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The camp set up by Australia to house asylum-seekers on the Pacific island of Nauru was "appalling" and likely in breach of its obligations to refugees, rights group Amnesty said Friday.
Australia began sending asylum-seekers to Nauru in September as part of a new policy of processing boatpeople offshore to deter others from making the risky sea journey Down Under which has claimed hundreds of lives.
The government says all refugees are treated humanely but Amnesty Australia's Graham Thom, who visited Nauru this week, said the 386 men held on the island were in "extremely harsh" conditions.
He said they slept in tents crowded with some 15 other men which leaked when it rained.
"I think it is fair to say that Australia is again in serious breach of its international obligations," Thom told AFP as Amnesty released a report Friday into the Nauru camp.
"These are appalling conditions and they are completely unacceptable for vulnerable people, many of who have suffered torture and trauma."
Amnesty, which wants Canberra to close the Nauru centre, described the situation on the rocky island as a toxic mix of uncertainty, unlawful detention and inhumane conditions.
It said the island camp failed to give the men appropriate accommodation, freedom of movement, or any sort of process to address their claims for asylum, and could result in serious mental trauma or even death.
"What we've see with this sort of detention in the past is that it does break people and people ultimately do kill themselves or seriously hurt themselves," Thom added, saying the mental anguish it caused could last years.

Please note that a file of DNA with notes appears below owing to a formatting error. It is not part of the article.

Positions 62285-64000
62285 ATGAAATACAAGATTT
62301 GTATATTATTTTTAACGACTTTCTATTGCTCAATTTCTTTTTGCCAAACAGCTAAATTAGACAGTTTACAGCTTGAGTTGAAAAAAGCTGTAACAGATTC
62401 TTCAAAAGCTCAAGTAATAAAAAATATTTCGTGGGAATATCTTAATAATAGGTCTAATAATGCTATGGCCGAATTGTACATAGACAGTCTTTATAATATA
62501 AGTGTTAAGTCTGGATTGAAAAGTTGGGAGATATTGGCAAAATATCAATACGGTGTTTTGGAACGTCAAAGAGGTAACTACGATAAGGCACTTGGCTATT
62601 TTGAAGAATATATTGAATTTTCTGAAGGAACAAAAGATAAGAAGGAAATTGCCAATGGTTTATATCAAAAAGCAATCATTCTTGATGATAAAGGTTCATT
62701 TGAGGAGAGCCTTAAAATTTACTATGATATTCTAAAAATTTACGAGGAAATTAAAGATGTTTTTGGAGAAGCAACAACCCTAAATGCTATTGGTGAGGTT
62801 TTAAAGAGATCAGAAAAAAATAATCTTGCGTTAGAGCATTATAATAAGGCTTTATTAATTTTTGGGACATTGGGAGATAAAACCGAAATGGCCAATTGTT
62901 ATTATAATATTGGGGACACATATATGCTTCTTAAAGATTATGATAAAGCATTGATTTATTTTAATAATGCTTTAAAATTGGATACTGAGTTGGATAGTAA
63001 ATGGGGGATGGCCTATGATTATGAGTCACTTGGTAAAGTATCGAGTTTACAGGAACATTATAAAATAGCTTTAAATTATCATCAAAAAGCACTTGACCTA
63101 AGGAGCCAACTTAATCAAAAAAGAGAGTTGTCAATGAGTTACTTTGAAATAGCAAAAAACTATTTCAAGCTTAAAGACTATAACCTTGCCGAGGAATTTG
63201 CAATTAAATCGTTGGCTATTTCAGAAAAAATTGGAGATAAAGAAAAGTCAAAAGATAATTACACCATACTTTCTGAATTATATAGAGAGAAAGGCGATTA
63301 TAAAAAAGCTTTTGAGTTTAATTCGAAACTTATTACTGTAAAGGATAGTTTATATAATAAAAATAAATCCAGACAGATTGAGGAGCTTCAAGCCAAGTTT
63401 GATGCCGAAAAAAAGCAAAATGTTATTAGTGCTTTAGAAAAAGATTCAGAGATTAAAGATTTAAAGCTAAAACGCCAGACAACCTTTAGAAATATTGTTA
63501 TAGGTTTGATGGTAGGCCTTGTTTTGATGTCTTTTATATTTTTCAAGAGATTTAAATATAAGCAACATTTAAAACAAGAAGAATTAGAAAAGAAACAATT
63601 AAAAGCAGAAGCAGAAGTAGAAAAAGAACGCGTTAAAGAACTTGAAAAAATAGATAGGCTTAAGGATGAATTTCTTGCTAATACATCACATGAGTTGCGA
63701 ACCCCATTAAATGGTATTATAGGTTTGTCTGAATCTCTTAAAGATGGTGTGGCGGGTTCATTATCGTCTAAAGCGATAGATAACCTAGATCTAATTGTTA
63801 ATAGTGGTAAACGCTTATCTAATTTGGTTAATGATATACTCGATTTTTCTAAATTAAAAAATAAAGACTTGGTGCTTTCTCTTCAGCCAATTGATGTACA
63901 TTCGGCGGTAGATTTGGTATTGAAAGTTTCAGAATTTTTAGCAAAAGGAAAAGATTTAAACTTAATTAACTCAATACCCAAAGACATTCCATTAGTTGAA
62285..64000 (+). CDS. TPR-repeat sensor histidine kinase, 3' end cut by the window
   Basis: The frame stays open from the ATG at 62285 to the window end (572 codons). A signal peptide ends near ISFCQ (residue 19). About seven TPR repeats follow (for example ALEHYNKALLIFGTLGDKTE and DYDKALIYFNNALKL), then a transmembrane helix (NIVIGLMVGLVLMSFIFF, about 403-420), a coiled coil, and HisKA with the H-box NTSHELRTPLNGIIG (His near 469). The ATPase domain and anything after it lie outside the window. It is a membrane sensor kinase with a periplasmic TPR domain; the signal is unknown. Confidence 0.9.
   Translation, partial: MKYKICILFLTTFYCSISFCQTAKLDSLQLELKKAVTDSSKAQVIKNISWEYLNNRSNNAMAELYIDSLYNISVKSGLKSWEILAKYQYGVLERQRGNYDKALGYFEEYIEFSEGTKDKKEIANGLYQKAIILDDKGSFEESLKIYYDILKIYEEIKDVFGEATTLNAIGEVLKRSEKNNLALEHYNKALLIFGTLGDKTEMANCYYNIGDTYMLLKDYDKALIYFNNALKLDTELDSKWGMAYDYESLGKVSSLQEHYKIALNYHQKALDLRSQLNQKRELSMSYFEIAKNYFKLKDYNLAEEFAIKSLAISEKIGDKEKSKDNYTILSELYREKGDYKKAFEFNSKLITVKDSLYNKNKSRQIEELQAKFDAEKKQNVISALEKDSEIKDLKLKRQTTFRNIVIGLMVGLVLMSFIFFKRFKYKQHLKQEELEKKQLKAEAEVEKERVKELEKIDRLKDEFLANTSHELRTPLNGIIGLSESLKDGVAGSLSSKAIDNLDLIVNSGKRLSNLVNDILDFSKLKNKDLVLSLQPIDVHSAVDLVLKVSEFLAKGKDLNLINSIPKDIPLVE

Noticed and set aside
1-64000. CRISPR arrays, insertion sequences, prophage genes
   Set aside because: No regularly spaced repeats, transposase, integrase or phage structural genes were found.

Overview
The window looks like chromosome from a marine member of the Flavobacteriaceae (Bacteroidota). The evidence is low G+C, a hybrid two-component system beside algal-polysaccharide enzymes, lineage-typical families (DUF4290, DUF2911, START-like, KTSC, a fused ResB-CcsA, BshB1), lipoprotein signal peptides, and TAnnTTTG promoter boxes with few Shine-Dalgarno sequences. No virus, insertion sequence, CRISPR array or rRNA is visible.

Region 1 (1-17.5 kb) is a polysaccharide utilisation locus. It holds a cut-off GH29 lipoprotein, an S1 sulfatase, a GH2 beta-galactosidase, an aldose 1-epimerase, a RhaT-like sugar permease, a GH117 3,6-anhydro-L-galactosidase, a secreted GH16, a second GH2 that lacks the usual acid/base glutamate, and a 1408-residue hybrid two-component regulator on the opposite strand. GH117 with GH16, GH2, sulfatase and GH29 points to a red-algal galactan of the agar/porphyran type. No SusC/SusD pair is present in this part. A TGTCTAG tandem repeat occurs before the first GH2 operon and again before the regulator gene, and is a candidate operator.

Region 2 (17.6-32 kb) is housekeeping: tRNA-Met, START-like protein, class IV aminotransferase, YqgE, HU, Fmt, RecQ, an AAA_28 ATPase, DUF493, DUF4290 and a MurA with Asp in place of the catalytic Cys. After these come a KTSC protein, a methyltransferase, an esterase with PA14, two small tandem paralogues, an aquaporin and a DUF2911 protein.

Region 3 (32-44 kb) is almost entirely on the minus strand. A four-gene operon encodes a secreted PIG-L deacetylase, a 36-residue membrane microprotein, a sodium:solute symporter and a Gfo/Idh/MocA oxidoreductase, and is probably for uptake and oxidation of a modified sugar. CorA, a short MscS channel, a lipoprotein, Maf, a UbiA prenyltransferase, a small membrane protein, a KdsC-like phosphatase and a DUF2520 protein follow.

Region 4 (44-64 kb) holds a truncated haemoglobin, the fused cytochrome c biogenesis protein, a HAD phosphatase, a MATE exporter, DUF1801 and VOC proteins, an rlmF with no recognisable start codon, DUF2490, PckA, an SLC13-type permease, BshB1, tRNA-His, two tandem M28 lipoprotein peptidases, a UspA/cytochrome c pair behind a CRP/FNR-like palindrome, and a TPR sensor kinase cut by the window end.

Several asylum-seekers are on hunger strike, with Thom saying one man had shed 19 kilograms (42 pounds) after refusing food for more than 40 days. "And he says, 'I just can't be here. I prefer death than being here because this is so horrible'," Thom said.
Others claim to have been tortured and detained in their home countries, and being held on Nauru was reopening the trauma.
"We met a couple of men who were blinded by shrapnel and one of the men still has shrapnel in his face. He says when it gets really hot, the pain is just unbearable," Thom said.
Thom added that frustrations were building among the asylum-seekers due to a lack of sleep and privacy and the seeming injustice that they were being processed on Nauru while others were being dealt with in Australia.
He added that during the day there was nowhere for the men to go, with the tents too hot to be occupied until late when it often rained, resulting in water lapping into them and dripping onto bedding.
"They just can't get away from being watched," he said of the detainees, about half of whom are from Sri Lanka, with others from Iran, Afghanistan, Pakistan and Iraq.